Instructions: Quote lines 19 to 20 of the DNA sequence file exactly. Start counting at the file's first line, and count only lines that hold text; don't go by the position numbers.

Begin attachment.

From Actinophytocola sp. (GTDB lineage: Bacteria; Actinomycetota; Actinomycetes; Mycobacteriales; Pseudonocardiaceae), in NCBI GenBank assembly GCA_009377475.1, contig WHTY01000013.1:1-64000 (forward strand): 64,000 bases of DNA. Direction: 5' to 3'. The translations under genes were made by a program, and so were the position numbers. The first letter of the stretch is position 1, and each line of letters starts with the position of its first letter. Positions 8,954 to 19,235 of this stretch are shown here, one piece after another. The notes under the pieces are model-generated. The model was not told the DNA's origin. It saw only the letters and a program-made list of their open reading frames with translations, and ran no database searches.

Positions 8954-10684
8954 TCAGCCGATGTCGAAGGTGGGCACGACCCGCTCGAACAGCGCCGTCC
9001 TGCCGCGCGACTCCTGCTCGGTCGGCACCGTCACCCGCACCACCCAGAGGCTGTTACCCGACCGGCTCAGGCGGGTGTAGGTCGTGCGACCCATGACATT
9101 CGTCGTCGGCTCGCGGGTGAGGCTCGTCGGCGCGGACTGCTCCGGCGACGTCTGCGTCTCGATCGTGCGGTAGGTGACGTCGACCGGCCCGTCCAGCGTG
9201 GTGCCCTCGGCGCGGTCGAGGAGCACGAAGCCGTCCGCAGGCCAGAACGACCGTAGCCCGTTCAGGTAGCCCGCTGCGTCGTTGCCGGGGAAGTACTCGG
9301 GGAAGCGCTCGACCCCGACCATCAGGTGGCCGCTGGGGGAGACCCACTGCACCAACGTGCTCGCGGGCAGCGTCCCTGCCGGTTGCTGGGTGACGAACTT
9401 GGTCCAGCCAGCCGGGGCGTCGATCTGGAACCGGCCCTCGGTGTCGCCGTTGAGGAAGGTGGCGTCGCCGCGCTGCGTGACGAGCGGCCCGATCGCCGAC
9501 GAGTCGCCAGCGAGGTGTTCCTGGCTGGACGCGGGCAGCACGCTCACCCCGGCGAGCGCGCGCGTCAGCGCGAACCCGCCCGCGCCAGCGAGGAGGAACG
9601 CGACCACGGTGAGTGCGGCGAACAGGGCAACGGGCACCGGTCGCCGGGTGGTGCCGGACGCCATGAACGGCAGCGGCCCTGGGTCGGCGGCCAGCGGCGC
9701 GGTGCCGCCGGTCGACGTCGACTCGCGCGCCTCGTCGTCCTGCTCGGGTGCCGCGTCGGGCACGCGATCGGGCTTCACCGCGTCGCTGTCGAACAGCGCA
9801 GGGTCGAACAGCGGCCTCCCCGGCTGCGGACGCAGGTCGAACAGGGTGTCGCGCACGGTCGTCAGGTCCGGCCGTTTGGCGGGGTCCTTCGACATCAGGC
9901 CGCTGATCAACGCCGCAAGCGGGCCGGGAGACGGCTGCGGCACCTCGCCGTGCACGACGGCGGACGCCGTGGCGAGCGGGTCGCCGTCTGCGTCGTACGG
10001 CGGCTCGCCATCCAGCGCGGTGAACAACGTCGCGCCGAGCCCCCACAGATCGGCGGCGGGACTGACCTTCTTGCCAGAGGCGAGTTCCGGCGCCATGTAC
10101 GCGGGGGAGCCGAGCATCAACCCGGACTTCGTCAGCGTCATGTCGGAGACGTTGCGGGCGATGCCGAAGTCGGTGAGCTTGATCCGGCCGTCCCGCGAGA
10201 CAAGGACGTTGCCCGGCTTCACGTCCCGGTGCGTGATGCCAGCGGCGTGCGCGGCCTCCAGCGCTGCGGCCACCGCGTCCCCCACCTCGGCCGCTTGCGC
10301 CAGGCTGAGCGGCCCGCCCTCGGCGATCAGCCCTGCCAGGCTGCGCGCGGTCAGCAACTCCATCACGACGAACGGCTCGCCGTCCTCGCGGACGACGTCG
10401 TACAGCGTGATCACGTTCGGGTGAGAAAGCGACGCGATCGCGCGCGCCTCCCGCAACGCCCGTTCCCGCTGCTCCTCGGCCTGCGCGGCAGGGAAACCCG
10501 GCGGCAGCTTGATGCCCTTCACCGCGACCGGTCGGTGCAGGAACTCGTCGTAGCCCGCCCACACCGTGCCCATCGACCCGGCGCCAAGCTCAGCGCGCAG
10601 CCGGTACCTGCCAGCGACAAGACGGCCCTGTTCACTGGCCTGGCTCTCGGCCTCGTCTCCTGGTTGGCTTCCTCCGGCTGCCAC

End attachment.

10501 GCGGCAGCTTGATGCCCTTCACCGCGACCGGTCGGTGCAGGAACTCGTCGTAGCCCGCCCACACCGTGCCCATCGACCCGGCGCCAAGCTCAGCGCGCAG
10601 CCGGTACCTGCCAGCGACAAGACGGCCCTGTTCACTGGCCTGGCTCTCGGCCTCGTCTCCTGGTTGGCTTCCTCCGGCTGCCAC